Preserving the planet and India’s craft workers

At just 25, Nishanth Chopra has founded Oshadi, the fashion brand which aims to give to a new life to and support India’s textile industry.

While also using environmentally-friendly ancient Indian techniques and materials. He encompasses this all within a modern and contemporary clothing collection. Oshadi aims to try and mitigate some of the environmental issues which the planet is subject to, as a result of fashion.

Fast-fashion, where clothes are produced quickly and very cheaply, to provide new collections on the high street and mirror the trends of the catwalks, is having extreme and negative environmental impacts on our planet.

High street stores such as Primark are releasing new pieces weekly, leading to people buying more and more clothes. This is an unhealthy cycle where demand is increasing, therefore production has to keep going, exacerbating the problem even more. According to Reuters: “More than 400% more clothing is made now than 20 years ago.”

Fleur Britten, assistant editor of The Sunday Times Style, and passionate environmentalist spoke to Artefact and explains the catalyst for her sustainably-lead lifestyle, “there’d be trouble if we’d left a light on in a room we weren’t using, my mother would always make her ‘waste-not-want-not’ stews and soups, and we ate off the land to a significant degree.

“That said, no one else in my family is particularly into sustainability, and I was mocked for wrapping presents in magazine pages. I guess we were all fed the same messages at school, but they really mattered to me,” she continues.

When asked if she finds working for a large fashion magazine infuriating, as it is somewhat an unsustainable industry, Fleur said she believes that “people conveniently divert themselves away from the issues for the sake, and love, of fashion. Being fashionable is definitely a priority over the environment, with big seasonal wardrobe changeovers.”

oshadi lookbook, girl in orange dress in field

Oshadi SS19 lookbook [Nishanth Chopra]

A large proportion of the industry has, therefore, neglected the social and environmental factors which are increasingly important. With pressure to reduce cost and time, they are adopting an increased use in synthetic fibres and chemical dyes, as well as, workers rights seemingly holding no importance.

Fleur urges shoppers to “read the label and really try to avoid buying anything synthetic – which releases microplastics into the waterways, piles up in a landfill without biodegrading and is chemically intensive to produce. I would urge people to buy vintage, charity, second hand over any other retail options. If you are going to buy new, treat yourself to something that has been made with love for the planet and the people behind it. Buy slow, not fast.”

This increased use of fossil fuels in the production cycle has made the textile industry the second largest polluter, second to the oil industry. With dye houses in India being, “notorious for not only exhausting local water supplies but for dumping untreated wastewater into local streams and rivers,” the Guardian reported in an article detailing the risks the textile industry poses to our waters.

Cotton production is also having a detrimental impact on our seas. Stacey Dooley travelled to Kazakhstan this year in her latest documentary, Fashion’s Dirty Secrets.

She visited the former Aral Sea, where camels now live. The sea was a large 68,000 square kilometres, and now more than 60% of it has disappeared and turned to desert.

This is a result of cotton production – cotton fields require huge amounts of water to produce to the plant, and millions of gallons of the Aral Sea has been syphoned off for cotton irrigation since the 60s.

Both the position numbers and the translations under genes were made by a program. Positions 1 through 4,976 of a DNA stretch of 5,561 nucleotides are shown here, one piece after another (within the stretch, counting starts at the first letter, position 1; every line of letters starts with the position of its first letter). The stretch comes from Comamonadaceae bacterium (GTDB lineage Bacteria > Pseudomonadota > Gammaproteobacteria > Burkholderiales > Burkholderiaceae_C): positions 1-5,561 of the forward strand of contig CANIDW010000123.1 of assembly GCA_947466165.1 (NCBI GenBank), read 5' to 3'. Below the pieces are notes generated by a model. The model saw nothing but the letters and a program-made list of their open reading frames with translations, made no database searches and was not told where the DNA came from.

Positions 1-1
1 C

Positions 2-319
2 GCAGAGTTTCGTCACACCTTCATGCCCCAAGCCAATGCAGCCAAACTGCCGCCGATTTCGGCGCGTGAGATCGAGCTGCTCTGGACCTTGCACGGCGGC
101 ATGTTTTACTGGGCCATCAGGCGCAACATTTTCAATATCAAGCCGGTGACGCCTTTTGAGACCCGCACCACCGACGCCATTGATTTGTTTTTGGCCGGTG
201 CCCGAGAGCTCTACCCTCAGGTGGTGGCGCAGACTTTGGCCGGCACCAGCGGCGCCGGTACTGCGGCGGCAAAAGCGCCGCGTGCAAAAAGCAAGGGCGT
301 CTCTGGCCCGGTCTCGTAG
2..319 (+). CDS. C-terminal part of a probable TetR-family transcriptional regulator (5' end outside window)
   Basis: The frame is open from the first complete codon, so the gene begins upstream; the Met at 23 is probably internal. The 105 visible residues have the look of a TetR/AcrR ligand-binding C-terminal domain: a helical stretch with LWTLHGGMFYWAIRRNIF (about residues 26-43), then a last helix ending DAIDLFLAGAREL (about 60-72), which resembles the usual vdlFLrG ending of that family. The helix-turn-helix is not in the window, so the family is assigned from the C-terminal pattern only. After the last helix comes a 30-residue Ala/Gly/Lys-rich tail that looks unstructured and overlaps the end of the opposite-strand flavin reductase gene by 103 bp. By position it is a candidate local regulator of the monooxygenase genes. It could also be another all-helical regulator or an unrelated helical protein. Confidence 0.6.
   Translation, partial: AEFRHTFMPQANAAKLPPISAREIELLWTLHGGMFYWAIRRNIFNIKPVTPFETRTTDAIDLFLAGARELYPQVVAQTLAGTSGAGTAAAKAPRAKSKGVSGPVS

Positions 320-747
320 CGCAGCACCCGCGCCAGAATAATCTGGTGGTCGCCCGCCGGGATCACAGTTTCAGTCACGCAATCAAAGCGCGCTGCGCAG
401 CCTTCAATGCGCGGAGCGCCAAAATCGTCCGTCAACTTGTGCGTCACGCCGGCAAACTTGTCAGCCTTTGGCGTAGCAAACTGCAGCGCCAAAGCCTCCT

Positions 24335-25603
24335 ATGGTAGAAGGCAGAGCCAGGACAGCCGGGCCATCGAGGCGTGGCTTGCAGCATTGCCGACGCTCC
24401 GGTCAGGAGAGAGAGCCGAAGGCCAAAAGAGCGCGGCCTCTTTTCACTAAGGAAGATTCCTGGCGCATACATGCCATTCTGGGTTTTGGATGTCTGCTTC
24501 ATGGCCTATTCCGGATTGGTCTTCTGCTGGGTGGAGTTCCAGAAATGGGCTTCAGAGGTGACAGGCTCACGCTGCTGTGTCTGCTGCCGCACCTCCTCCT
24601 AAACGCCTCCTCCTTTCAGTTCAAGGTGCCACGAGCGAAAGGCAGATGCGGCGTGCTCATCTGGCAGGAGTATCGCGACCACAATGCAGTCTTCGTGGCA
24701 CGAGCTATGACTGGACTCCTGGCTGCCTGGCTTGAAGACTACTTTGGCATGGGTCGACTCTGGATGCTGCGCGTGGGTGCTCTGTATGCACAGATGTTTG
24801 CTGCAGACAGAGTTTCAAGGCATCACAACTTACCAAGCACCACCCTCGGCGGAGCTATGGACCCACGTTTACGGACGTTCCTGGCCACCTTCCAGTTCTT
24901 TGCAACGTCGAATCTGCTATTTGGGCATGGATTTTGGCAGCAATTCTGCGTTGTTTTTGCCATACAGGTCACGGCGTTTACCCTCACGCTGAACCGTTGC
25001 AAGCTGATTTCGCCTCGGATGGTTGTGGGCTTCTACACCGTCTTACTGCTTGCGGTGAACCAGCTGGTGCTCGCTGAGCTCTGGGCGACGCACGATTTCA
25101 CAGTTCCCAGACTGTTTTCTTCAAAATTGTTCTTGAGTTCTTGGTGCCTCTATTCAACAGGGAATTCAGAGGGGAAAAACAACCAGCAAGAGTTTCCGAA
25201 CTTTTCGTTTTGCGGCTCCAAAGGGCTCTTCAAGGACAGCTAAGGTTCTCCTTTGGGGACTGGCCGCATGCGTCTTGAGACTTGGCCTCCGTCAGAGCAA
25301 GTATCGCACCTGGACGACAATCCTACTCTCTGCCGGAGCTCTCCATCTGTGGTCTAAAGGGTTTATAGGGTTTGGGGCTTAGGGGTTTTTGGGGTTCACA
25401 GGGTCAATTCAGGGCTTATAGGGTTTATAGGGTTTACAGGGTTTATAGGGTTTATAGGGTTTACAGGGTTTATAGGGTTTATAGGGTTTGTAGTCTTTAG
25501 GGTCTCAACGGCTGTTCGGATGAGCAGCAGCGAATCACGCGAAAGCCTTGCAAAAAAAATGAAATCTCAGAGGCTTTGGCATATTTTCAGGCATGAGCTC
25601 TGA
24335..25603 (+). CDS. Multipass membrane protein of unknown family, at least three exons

Artefact spoke to Nishanth by Skype – he was at Oshadi’s weaving shed in a small village outside of Erode, Southern India. It was about 6:00 pm and almost entirely dark, with the wifi being intermittent, Nishanth attempted to show me around the workshop where there were men and women, working on the handloom machines – all of their fabrics are handwoven.

“I come from a textiles family, my family have been in textiles for about 50-60 years, my grandfather, my father – are all in textiles”, Nishanth begins to tell me how Oshadi came to be.

He told me how his family’s business “do things with machinery, so everything is made in factories in India, and I was brought up in that textile environment, and when I started working, I always knew I had to do be doing something with textiles, as I found it interesting.”

hand weavers

A team of hand-weavers [Nishanth Chopra]

The natural path for Nishanth would be continuing with his family business, but, he did not feel excited by the textile production side of things and was more taken by the craft itself.

“India has a very rich craft tradition, there are loads of villages around where I was brought up, so I started visiting those villages and discovering the traditional crafts – hand weaving, tie-dye, and loads of others,” he continues, explaining his journey to founding the brand. “I planned I would do something with textiles, maybe producing fabrics. But, coincidentally I met the designer at Central St Martins, and he was super into the project after I told him about some of the potential ideas.”

Oshadi is a partnership between Nishanth and a designer, who carries out the design process in London. Nishanth knew the partnership was the right decision, as he tells me “his work with sustainability made it right.” The designer who also has his own label won the LVMH Grand Prix scholarship and had since been shortlisted for another LVMH prize; all of these achievements perpetuating Oshadi’s strength as a brand.

“It was a coincidence, nothing was planned. I found all these crafts, and I have a very good knowledge of textiles because of my family I have always been brought up with the textiles environment around me,” Nishanth details how this is led them to the handwoven project, with the collection of garments solely made with hand-loomed fabrics.

Handlooming is engrained in India culture, Prime Minister Narendra Modi acknowledged this in 2015 when he set up National Handloom Day. But, it is argued this recognition only paid a lip-service to the craft, as many workers in the sector are facing threats and do not have desirable living conditions or way of life.

A handloom census from 2010 revealed that 54% of handloom households live in kutcha houses, which are made from mud or thatch; that 30% of workers had never attended school, and 47% of workers own ‘Below Poverty Line’ ration cards.

Neeta Deshpande wrote recently in The Wire that, “some of the problems that plague the sector include exploitation of workers at the hands of master weavers, unrelenting competition from synthetic fabrics such as polyester and the power loom sector which dominates cloth production and undercuts the place of the handloom weaver in the textile sector.”